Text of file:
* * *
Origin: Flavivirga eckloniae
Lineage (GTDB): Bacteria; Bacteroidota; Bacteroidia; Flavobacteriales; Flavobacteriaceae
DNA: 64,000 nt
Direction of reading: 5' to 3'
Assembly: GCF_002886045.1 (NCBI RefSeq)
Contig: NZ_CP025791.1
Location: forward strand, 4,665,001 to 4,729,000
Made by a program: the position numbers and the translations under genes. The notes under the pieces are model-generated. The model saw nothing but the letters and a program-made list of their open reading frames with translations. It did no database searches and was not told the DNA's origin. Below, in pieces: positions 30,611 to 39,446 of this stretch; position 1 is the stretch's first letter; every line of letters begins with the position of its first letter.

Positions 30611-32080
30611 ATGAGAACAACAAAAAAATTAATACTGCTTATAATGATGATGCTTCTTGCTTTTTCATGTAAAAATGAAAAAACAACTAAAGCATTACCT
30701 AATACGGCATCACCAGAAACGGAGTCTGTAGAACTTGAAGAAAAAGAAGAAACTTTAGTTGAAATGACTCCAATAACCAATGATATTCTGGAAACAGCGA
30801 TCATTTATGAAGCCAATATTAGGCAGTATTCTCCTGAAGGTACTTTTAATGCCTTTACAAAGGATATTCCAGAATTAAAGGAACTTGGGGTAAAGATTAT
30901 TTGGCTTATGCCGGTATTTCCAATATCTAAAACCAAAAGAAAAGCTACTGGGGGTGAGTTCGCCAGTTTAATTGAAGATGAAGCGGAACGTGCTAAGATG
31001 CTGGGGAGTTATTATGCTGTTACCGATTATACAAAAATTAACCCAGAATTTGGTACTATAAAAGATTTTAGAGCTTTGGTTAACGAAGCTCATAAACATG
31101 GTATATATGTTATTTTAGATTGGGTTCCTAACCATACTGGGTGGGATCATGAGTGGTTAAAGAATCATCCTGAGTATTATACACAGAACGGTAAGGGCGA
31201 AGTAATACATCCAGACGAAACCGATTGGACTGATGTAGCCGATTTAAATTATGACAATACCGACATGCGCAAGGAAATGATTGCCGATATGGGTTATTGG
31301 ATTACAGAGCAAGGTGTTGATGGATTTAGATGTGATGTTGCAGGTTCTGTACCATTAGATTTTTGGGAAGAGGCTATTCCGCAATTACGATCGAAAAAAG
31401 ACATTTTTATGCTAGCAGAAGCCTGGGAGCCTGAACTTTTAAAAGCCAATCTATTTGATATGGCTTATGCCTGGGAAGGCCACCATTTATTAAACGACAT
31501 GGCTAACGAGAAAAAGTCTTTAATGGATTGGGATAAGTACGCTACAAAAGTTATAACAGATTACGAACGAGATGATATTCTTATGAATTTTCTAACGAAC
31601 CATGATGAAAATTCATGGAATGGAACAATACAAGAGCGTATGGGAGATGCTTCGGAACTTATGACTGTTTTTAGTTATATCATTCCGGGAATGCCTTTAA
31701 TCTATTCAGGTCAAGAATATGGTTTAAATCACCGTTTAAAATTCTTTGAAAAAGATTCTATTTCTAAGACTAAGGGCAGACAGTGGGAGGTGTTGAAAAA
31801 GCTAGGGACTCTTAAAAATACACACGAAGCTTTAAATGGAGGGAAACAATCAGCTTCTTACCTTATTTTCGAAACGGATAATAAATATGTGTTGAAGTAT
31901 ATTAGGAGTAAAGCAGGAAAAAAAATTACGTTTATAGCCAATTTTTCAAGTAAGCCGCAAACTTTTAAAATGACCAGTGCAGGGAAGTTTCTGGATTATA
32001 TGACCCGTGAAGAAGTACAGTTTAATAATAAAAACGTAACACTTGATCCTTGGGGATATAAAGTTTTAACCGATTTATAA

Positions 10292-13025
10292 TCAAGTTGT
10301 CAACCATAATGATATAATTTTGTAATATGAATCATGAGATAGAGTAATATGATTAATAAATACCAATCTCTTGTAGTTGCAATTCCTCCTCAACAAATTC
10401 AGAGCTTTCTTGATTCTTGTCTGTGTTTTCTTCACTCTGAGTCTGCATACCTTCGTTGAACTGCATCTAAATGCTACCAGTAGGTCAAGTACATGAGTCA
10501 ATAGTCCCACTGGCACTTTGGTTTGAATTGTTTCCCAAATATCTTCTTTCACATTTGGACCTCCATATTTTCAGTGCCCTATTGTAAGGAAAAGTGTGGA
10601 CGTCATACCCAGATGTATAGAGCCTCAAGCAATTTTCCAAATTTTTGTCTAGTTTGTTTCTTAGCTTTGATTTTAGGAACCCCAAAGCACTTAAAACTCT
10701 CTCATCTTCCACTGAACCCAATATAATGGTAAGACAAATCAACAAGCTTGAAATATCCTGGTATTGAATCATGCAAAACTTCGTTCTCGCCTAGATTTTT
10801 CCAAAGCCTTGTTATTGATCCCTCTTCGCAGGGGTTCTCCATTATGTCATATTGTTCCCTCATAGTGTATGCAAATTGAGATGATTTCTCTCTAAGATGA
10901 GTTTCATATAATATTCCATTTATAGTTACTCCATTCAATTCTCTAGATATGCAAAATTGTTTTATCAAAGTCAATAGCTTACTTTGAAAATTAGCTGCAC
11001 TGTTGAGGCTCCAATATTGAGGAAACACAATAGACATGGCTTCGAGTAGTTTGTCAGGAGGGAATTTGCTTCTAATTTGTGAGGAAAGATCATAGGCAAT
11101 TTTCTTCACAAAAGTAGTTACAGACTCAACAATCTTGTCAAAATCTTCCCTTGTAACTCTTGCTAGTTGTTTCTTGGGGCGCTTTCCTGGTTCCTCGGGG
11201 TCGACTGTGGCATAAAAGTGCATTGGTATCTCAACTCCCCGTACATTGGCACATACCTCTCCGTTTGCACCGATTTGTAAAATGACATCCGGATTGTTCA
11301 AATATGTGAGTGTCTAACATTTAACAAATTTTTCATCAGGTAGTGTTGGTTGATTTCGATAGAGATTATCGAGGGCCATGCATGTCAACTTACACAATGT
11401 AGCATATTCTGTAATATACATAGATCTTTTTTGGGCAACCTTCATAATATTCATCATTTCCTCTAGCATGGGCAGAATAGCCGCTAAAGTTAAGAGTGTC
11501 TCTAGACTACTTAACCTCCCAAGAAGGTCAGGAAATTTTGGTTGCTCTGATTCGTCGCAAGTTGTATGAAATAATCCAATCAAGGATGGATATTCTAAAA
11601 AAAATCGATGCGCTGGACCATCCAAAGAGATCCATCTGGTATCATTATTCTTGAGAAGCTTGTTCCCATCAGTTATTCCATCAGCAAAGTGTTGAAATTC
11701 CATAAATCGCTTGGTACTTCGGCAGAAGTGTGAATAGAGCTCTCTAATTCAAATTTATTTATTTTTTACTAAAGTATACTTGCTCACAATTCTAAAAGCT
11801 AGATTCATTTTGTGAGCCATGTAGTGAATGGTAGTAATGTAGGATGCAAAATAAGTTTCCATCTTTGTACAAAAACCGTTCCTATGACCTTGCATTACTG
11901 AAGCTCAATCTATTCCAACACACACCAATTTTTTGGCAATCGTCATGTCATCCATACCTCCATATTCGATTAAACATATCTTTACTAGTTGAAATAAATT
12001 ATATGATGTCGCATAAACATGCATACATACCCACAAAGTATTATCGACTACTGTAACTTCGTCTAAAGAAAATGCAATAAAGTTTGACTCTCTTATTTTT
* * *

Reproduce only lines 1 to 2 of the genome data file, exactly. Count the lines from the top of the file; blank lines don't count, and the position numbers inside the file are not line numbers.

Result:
Origin: Flavivirga eckloniae
Lineage (GTDB): Bacteria; Bacteroidota; Bacteroidia; Flavobacteriales; Flavobacteriaceae